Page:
Saturday, September 25, 2004

Buster Cooper

Last night after Tom's opening at the garden, Gloria and I went out to hear
Buster Cooper play.
Cooper has been playing at the Garden Retsaurant for about ten years according to a
fellow we talked to in the street after the show.

Also with him was a talented young guitarist named Nate, a drummer, and a bass

player whose names escaped me. They were alsojoined by two trumpet players,
William White, and an older gentleman whose solos were more articulated and
intricate than the emotive playing of White.

They were also joined by two singers. Gloria had her eye on one of the fellows
most of the night because of his enthusiasm. later she was glad to see him get
up and sing.. The man was in his sixties, wearing suspenders, with his hand
in a brace. He sang scat for several numbers. When I talked to him after the
show, he said that he had known the drummer for forty-seven years.

Buster Cooper -- George Cooper's cousin, this St. Petersburg native and Gibbs High graduate became a world-renowned jazz trombonist, playing most notably with Duke Ellington and Lionel Hampton. He played in the house band at the Apollo Theater in Harlem and formed the Cooper Brothers Band with his brother Steve playing the upright bass. Buster Cooper still plays regularly at the Garden Restaurant downtown.,,417281,00.html?artist=Buster+Cooper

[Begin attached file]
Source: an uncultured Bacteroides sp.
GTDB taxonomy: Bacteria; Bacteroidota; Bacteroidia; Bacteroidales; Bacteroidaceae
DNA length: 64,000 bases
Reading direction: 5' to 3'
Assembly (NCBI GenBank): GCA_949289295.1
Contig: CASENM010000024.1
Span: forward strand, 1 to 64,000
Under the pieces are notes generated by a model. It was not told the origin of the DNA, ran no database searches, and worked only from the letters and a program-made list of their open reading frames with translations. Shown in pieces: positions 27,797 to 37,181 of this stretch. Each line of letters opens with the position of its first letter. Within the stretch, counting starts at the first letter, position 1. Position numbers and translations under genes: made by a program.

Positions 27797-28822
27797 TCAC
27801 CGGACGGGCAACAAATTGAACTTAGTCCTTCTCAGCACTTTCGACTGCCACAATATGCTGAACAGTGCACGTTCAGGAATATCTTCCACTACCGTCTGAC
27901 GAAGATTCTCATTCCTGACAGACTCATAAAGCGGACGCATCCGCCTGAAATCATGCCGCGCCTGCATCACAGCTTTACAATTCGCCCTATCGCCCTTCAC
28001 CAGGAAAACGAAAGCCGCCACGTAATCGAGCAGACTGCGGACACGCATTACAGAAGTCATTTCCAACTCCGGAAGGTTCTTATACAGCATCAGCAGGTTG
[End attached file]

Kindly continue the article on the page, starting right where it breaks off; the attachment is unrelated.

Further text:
An extroverted trombone stylist best-known for his association with Duke Ellington, Buster Cooper's witty style (which sometimes involves hitting repeated, humorous high notes at the conclusion of a song) is always a joy to hear. Early on, he played with Nat Towles' territory band in Texas. Cooper worked with Lionel Hampton in 1953, was in the Apollo Theater's house band for two years, played with Benny Goodman, and formed the Cooper Brothers Band with his brother Steve on bass. The trombonist had plenty of solo space with Duke Ellington's Orchestra from 1962-1969, spent time in Florida, and moved to Los Angeles in 1973, where for the next couple of decades he played with many local jazz orchestras, including the Juggernaut and Bill Berry's L.A. Band. Oddly enough, the colorful Buster Cooper has not yet had the opportunity to lead his own record date. ~ Scott Yanow, All Music Guide

Nat Adderly

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